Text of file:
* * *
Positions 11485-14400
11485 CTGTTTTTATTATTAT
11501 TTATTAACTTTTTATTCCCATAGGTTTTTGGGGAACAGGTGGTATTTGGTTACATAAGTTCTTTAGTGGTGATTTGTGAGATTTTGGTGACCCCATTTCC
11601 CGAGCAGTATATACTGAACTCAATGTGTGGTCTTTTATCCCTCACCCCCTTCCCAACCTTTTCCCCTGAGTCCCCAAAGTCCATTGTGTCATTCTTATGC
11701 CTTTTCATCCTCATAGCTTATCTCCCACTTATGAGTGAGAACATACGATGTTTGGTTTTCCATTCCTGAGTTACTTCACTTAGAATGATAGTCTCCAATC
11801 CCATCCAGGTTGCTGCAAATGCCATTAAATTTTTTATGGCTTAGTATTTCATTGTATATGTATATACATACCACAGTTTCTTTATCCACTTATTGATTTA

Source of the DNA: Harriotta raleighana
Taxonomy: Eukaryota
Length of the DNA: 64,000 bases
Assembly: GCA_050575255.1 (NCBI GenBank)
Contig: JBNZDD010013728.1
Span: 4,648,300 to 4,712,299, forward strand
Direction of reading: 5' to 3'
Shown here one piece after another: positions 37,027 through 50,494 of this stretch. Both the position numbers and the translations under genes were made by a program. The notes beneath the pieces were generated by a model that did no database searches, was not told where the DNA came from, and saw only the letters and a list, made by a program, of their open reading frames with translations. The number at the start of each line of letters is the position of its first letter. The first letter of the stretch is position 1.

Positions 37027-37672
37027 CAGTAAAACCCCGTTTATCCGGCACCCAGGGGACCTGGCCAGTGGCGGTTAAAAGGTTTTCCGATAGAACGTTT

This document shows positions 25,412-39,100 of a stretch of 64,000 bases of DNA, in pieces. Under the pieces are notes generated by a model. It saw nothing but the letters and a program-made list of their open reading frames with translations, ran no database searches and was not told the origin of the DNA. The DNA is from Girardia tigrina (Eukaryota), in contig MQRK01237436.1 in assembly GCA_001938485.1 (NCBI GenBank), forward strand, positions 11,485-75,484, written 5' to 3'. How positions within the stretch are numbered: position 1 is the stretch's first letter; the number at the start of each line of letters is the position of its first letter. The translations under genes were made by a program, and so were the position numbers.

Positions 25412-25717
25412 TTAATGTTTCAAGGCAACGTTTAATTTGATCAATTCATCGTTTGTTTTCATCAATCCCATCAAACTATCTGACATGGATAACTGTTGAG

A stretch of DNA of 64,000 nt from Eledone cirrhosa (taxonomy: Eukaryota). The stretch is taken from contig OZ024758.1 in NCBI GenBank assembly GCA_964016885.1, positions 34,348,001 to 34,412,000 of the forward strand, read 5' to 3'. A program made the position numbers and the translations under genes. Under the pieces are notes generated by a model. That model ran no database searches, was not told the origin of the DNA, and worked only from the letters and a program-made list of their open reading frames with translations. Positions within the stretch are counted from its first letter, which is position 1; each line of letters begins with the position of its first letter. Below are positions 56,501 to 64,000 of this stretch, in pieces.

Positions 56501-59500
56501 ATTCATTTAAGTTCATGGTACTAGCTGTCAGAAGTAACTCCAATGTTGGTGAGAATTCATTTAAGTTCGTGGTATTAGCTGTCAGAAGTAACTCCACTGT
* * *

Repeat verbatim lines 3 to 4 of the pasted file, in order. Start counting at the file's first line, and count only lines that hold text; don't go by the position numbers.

11501 TTATTAACTTTTTATTCCCATAGGTTTTTGGGGAACAGGTGGTATTTGGTTACATAAGTTCTTTAGTGGTGATTTGTGAGATTTTGGTGACCCCATTTCC
11601 CGAGCAGTATATACTGAACTCAATGTGTGGTCTTTTATCCCTCACCCCCTTCCCAACCTTTTCCCCTGAGTCCCCAAAGTCCATTGTGTCATTCTTATGC